AQA A Level Chemistry

Revision Notes

5.5.1 Brønsted–Lowry Acid & Bases

Brønsted–Lowry Acid & Bases

  • A Brønsted acid is a species that can donate a proton
    • For example, hydrogen chloride (HCl) is a Brønsted acid as it can lose a proton to form a hydrogen (H+) and chloride (Cl) ion

            HCl (aq) → H+ (aq) + Cl(aq)

  • A Brønsted base is a species that can accept a proton
    • For example, a hydroxide (OH) ion is a Brønsted base as it can accept a proton to form water

OH (aq) + H+ (aq) → H2O (l)

  • In an equilibrium reaction, the products are formed at the same rate as the reactants are used
  • This means that at equilibrium, both reactants and products are present in the solution
  • For example, ethanoic acid (CH3COOH) is a weak acid that partially dissociates in solution
  • When equilibrium is established there are CH3COOH, H2O, CH3COO and H3O+ ions present in the solution
  • The species that can donate a proton are acids and the species that can accept a proton are bases

CH3COOH (aq)   +  H2O (l)    ⇌  CH3COO(aq)     +   H3O+ (aq)

                                    acid                   base            conjugate base      conjugate acid 

  • The reactant CH3COOH is linked to the product CH3COOby the transfer of a proton from the acid (CH3COOH) to the base (CH3COO)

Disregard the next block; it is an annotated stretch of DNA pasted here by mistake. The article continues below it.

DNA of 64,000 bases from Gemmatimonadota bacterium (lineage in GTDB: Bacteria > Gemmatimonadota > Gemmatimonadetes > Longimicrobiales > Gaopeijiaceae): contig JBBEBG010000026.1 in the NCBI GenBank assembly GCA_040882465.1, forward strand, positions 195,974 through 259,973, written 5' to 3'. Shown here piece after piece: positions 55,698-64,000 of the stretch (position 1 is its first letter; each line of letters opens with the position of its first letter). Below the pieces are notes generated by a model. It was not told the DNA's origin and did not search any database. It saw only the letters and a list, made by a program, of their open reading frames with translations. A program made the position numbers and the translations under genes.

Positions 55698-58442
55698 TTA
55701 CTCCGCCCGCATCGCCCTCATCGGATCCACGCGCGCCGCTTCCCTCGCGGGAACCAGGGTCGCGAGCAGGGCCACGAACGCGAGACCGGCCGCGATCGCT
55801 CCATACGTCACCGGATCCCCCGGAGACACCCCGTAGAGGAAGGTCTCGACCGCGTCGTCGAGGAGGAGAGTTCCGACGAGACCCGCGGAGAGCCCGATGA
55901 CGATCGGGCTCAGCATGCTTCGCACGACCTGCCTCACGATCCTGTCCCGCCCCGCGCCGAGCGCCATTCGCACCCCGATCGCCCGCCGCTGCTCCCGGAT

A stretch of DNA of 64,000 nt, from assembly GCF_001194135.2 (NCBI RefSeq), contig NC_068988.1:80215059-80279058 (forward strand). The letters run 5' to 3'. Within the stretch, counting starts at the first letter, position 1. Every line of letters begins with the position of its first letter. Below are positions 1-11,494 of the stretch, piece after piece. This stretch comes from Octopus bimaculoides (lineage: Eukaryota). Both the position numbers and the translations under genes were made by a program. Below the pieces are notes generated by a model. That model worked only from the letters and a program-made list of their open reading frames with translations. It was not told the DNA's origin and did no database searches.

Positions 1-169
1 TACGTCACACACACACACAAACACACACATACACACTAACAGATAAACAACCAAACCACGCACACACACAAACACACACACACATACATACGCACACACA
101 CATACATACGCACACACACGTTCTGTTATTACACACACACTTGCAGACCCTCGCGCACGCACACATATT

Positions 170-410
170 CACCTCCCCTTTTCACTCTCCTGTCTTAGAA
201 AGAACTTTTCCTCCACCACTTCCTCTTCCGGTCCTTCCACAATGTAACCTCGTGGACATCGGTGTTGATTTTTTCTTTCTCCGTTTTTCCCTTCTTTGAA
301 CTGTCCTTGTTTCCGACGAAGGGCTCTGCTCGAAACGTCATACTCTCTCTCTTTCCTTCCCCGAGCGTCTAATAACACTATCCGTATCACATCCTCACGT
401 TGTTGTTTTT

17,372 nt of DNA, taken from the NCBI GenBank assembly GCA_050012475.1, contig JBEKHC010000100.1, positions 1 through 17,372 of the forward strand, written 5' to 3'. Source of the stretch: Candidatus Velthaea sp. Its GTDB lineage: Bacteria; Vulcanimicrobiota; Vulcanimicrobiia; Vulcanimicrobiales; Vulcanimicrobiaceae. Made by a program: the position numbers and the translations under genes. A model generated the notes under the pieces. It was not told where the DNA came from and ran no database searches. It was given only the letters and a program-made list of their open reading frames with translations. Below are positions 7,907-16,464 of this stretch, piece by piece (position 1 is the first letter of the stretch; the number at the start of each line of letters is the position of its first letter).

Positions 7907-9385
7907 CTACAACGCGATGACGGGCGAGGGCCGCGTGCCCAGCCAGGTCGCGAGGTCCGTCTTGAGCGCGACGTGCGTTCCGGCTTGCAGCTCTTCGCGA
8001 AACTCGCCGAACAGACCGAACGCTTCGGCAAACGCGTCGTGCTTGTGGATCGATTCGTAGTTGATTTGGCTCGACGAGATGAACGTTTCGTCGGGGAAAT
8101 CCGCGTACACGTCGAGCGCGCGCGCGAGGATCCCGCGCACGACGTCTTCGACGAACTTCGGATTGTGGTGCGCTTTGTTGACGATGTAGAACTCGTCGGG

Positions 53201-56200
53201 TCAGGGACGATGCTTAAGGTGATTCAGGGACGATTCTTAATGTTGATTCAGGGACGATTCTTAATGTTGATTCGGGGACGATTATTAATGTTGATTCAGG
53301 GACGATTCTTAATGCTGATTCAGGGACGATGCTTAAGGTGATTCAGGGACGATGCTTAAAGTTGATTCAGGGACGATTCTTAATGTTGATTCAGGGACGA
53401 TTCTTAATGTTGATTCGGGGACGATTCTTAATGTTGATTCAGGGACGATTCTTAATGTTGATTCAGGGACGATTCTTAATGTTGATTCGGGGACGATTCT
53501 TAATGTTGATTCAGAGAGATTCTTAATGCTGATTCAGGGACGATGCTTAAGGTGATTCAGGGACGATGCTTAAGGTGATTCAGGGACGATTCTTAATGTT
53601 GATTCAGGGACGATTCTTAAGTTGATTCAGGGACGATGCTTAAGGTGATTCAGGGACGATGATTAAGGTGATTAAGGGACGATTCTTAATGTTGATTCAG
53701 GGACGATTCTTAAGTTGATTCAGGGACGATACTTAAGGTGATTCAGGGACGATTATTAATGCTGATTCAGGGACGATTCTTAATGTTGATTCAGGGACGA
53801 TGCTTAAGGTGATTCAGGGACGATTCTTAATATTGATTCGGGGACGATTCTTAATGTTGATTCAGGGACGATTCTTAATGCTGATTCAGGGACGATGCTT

• Similarly, the H2O molecule is linked to H3O+ ion by the transfer of a proton
  • These pairs are therefore called conjugate acid-base pairs
  • A conjugate acid-base pair is two species that are different from each other by an H+ ion
    • Conjugate here means related
    • In other words, the acid and base are related to each other by one proton difference

Worked Example

Identify the acid-base conjugate pairs in the following reactions:

  1. HCO3(aq) + H2O (l) ⇌CO32- (aq) + H3O+ (aq)
  2. HCO3(aq) + H3O+(aq) ⇌ CO2 (g) + H2O (l) + H2O (l)
  3. H2SO4 (aq) + HNO3 (aq) ⇌ HSO4(aq) + NO2+ (aq) + H2O (l)
  4. HSO4(aq) + OH(aq) ⇌ SO42- (aq) + H2O (l)


The pairs in the order acid/base are:

    1. HCO3and CO32- ; H3O+ and H2O
    2. H3O+ and H2O ;  (CO2 + H2O) and HCO3
    3. H2SO4 and HSO4–  ; (NO2+ + H2O) and HNO
    4. HSO4and SO42- ; H2O and OH– 

Exam Tip

You can see from No. 2 and 3, that conjugate acid-base pairs can consist of more than one species


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